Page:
Literature and Politics in 17th Century London: Milton and Ralegh – Dr Anna Beer | The Knowledge Dynasty

Literature and Politics in 17th Century London: Milton and Ralegh – Dr Anna Beer

The contrasting, but interconnected, experiences of two writers: Sir Walter Ralegh and John Milton. Ralegh was a prisoner in the Tower of London between 1603…

Professor Saussy has a range of scholarly interests, including Chinese poetry, literature, aesthetics and culture. His published articles explore a wide vari…

10 Responses to Literature and Politics in 17th Century London: Milton and Ralegh – Dr Anna Beer

  • InTheNameOfJustice says:

    I was totally put off by 4:25 when she suddenly launched into feminist
    revisionist history and started imposing her political viewpoint onto
    history in that cheap and nasty way feminists always do. At that moment
    this became not history but propaganda from a feminist point of view which
    many people, myself included, utterly disagree with.

  • Prof Sattar Basra says:

    Darting a quick glance at the watch four to five times was arguably de
    trop. Pursy pedagogues and donnish talking heads can learn from Dr Anna how
    to engage listeners in a mano-a-mano conversation which edifies, educates,
    and entertains. Without resorting to the hand-me-down currency of jargon
    like: zeitgeist, problematize, radicalise, aporia, exegesis, epopee etc. No
    griot or shaman can hold a candle to her narrative momentum.

  • McPrfctday says:

    “the medium is the message”. I really like Dr. Beer’s ‘direction’ or
    ‘focus’. At first I thought she was a feminist but I quickly realised that
    she is one of the guardians of the ‘free human animal’. We’re on the same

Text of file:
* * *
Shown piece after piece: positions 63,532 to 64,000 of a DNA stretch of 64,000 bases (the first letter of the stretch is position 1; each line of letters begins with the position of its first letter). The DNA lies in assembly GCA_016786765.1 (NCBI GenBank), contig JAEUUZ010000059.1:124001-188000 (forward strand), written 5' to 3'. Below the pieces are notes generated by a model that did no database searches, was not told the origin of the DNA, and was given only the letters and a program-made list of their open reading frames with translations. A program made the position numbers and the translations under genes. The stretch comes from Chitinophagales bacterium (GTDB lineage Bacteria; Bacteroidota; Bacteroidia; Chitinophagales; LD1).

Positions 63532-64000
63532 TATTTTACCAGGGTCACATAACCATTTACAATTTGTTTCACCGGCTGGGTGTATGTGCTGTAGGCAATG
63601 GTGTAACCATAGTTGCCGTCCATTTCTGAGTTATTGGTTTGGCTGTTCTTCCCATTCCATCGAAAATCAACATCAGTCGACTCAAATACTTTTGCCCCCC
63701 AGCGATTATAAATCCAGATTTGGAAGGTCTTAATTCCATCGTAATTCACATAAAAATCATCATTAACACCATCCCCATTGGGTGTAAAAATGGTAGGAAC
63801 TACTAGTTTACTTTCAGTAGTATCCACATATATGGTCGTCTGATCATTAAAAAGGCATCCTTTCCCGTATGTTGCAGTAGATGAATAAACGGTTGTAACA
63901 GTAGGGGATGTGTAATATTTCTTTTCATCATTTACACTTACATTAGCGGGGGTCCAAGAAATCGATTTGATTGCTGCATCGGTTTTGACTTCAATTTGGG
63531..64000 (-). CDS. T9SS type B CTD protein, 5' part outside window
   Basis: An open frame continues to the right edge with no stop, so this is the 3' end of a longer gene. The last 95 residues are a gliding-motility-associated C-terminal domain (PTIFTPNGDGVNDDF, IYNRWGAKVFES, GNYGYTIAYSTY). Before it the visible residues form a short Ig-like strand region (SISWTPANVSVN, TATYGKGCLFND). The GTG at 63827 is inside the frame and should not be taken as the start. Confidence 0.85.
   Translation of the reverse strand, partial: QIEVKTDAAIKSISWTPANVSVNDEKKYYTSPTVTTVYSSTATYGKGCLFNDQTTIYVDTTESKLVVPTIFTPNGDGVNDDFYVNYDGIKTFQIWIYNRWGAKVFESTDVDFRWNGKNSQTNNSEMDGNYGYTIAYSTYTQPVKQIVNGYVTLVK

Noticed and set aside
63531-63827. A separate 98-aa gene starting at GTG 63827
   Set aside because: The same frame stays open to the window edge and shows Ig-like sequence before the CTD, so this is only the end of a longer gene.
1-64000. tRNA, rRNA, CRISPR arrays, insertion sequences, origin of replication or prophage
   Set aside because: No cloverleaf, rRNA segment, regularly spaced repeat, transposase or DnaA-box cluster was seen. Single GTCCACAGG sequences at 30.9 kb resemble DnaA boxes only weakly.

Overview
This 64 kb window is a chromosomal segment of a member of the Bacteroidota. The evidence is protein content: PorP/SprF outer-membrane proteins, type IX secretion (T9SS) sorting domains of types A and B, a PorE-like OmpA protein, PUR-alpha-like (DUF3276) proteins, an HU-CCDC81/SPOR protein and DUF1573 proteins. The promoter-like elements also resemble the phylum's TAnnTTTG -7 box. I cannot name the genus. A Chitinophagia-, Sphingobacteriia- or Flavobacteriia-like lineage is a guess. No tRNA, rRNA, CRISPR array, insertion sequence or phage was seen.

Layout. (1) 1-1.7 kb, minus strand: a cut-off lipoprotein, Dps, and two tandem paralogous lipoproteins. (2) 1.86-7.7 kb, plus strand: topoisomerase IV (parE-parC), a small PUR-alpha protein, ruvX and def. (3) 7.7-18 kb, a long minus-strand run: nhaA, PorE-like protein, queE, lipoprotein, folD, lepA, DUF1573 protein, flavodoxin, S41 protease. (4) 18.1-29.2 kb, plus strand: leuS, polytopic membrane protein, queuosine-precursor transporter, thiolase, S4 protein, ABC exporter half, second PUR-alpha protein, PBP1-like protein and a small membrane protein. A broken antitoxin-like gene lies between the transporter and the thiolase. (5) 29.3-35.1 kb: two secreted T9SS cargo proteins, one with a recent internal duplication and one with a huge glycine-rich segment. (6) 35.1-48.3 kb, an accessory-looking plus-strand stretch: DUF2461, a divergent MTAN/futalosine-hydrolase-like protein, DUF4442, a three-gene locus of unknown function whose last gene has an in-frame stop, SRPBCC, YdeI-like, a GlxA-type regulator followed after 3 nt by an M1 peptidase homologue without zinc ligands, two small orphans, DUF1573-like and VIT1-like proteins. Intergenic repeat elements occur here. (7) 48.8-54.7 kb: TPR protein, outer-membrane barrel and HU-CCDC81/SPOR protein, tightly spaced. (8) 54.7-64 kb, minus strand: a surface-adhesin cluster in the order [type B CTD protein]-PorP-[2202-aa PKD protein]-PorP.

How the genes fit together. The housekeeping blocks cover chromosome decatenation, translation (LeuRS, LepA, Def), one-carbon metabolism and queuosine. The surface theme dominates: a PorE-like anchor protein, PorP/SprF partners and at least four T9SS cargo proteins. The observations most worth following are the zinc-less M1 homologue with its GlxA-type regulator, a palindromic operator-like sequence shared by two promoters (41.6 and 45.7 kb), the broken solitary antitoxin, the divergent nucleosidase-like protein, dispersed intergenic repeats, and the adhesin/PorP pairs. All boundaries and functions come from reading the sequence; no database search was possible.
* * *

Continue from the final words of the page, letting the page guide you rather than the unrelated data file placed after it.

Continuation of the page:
team! And to spend a whole day with Philip Pullman reading Milton?… oh
    please. The only thing equal to that for me would be to spend a day with
    Douglas Adams reading Monty Python scripts!

  • Kate Glasgow says:

    Thanks this helped heaps with homework hope teacher is happy!

  • csyal91 says:

    Very useful – glad I found this! Thank you

  • InTheNameOfJustice says:

    I was totally put off by 4:25 when she suddenly launched into feminist
    revisionist history and started imposing her political viewpoint onto
    history in that cheap and nasty way feminists always do. At that moment
    this became not history but propaganda from a feminist point of view which
    many people, myself included, utterly disagree with.

  • Prof Sattar Basra says:

    Darting a quick glance at the watch four to five times was arguably de
    trop. Pursy pedagogues and donnish talking heads can learn from Dr Anna how
    to engage listeners in a mano-a-mano conversation which edifies, educates,
    and entertains. Without resorting to the hand-me-down currency of jargon
    like: zeitgeist, problematize, radicalise, aporia, exegesis, epopee etc. No
    griot or shaman can hold a candle to her narrative momentum.

  • McPrfctday says:

    “the medium is the message”. I really like Dr. Beer’s ‘direction’ or
    ‘focus’. At first I thought she was a feminist but I quickly realised that
    she is one of the guardians of the ‘free human animal’. We’re on the same
    team! And to spend a whole day with Philip Pullman reading Milton?… oh
    please. The only thing equal to that for me would be to spend a day with
    Douglas Adams reading Monty Python scripts!

  • Kate Glasgow says:

    Thanks this helped heaps with homework hope teacher is happy!

  • csyal91 says:

    Very useful – glad I found this! Thank you

Leave a Reply

Your email address will not be published. Required fields are marked *

Subscribe to Blog via Email

Enter your email address to subscribe to this blog and receive notifications of new posts by email.

Categories

Coursera

New Skills, New You: Transform your career in 2016 with Coursera

Follow us on Twitter